Is it possible to make California pop while living in New York? The Morning Benders, whose breezy melodies have received comparisons to California dreamers the Beach Boys and the Mamas and the Papas, recently tossed their knapsacks over their shoulders, took one last whiff of Telegraph Avenue's pungent patchouli scent, and left Berkeley for the wilds of Brooklyn. Leader Chris Chu still has access to his old apartment off Shattuck, thanks to his girlfriend, who's attending community college in the East Bay. But she'll eventually transfer to a four-year school, which makes his long-term plans a bit cloudy.
"I always picture myself raising a family here, whenever it gets to that point," the 24-year-old songwriter says over a cup of appropriately named prosperity blend tea in North Berkeley. "But as far as the immediate future, I'm not really sure."
In the spring of 2009, the Morning Benders started on their bicoastal ways. Chu went to New York to finish the band's new sophomore release, Big Echo, with Grizzly Bear bassist and producer Chris Taylor in his converted-church studio. Taylor was originally slated just to mix the record, but the two soon found themselves "drastically recrafting a lot of the sounds," according to Chu, and it could be argued that somewhere along the way, the Morning Benders stopped making California pop. Guess that answers that question.
"I tried to make it sound a little meaner," says Taylor, who shares production credit with Chu. "I liked how the tunes felt so warm and nice, and I thought it would be kind of fun friction if they had a little harder edge. It was fun for both of us, and we became really good friends throughout the process."
Big Echo, which came out earlier this month on the fabled Rough Trade label (home to the Smiths, the Raincoats, the Strokes, etc.), is a beautifully textured album. It's less about the classic-pop hooks that drew listeners to the band's 2008 full-length debut, Talking Through Tin Cans, and more about a carefully crafted experience that feels important from beginning to end. It came together with a bevy of studio tricks and instruments, including piano, pump organ, Farfisa, Wurlitzer, tape echo, lots of amps, and myriad percussion. Things are slower and more deliberate this time around, and while Big Echo can get experimental, it's also wonderfully dreamy. Inevitably, it'll receive Grizzly Bear comparisons.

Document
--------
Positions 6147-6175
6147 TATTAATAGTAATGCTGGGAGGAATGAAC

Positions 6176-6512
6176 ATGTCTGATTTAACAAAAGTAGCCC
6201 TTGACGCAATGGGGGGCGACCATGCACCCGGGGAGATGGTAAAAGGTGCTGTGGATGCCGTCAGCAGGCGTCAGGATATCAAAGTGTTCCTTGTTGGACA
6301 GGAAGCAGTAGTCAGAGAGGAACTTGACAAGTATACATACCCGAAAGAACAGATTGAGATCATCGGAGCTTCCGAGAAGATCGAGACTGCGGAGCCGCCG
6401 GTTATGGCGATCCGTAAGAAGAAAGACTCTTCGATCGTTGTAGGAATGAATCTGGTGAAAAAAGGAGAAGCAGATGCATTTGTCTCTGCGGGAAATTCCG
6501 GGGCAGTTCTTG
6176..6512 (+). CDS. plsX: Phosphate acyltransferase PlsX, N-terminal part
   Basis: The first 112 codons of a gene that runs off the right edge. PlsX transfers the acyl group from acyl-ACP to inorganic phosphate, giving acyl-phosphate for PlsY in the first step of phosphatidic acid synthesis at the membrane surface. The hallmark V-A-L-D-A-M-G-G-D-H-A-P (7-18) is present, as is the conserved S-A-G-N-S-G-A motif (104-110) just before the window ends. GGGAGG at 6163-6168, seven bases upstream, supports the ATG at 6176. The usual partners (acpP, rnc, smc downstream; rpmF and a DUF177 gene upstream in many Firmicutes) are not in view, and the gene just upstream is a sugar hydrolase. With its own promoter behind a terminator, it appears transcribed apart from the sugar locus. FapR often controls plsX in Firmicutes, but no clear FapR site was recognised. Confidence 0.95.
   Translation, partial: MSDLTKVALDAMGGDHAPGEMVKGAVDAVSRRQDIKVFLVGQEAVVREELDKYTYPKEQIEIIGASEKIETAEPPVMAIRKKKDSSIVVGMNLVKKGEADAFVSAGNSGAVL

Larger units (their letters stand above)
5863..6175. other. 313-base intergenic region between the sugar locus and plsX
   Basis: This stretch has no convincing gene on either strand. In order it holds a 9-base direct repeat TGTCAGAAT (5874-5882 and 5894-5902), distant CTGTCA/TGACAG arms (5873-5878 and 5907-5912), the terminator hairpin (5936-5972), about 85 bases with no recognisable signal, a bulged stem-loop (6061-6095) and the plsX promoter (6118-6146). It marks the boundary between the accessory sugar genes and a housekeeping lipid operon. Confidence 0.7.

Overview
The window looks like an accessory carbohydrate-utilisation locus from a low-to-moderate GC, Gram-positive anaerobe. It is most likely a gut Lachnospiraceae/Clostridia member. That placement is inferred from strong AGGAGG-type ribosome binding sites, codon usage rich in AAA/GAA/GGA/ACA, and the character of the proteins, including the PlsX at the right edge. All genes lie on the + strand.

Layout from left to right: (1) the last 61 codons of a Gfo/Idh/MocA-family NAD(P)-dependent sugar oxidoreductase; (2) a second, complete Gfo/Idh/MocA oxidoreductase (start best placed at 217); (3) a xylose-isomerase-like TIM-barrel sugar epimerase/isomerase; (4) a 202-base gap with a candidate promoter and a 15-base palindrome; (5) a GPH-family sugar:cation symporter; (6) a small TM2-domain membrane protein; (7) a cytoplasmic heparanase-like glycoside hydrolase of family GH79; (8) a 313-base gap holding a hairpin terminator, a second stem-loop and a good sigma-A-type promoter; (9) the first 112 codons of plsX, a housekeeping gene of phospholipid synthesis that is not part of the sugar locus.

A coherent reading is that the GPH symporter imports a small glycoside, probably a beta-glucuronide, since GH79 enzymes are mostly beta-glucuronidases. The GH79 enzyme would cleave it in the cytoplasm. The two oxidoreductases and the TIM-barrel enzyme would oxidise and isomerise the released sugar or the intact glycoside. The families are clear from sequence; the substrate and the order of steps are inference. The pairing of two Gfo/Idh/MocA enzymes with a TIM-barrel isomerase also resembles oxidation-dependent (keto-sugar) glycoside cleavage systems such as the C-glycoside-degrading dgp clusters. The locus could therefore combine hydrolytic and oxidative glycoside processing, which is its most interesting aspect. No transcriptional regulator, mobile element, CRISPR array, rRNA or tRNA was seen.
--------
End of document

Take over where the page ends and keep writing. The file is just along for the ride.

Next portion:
"People are saying, 'This is such a Chris Taylor thing, this sound,' and I'll be like, 'Well, [the band] actually did that,'" Chu says. He adds that people also mistook Taylor's parts for trademark Morning Benders sounds: "I think it's kind of cool that way. It adds to the mysteriousness of the record, where things came from."
The music isn't the only aspect that's been updated on the new record. Lyrically, Chu has expanded his worldview, tackling the bigger issues that accompany getting older. (And before you scoff at him for doing so at such a tender age, remember that Mark Kozelek was once caught singing about how "24 keeps breathing in my face like a mad whore.") So instead of screaming, "Why can't you just say what you mean?" as Chu did on Tin Cans' "Loose Change," now he "can't help thinking we grew up too fast" during "Promises," a song that's "about the way that life takes hold of you, and 20 years later you realize that you've grown a lot and you're not sure what happened."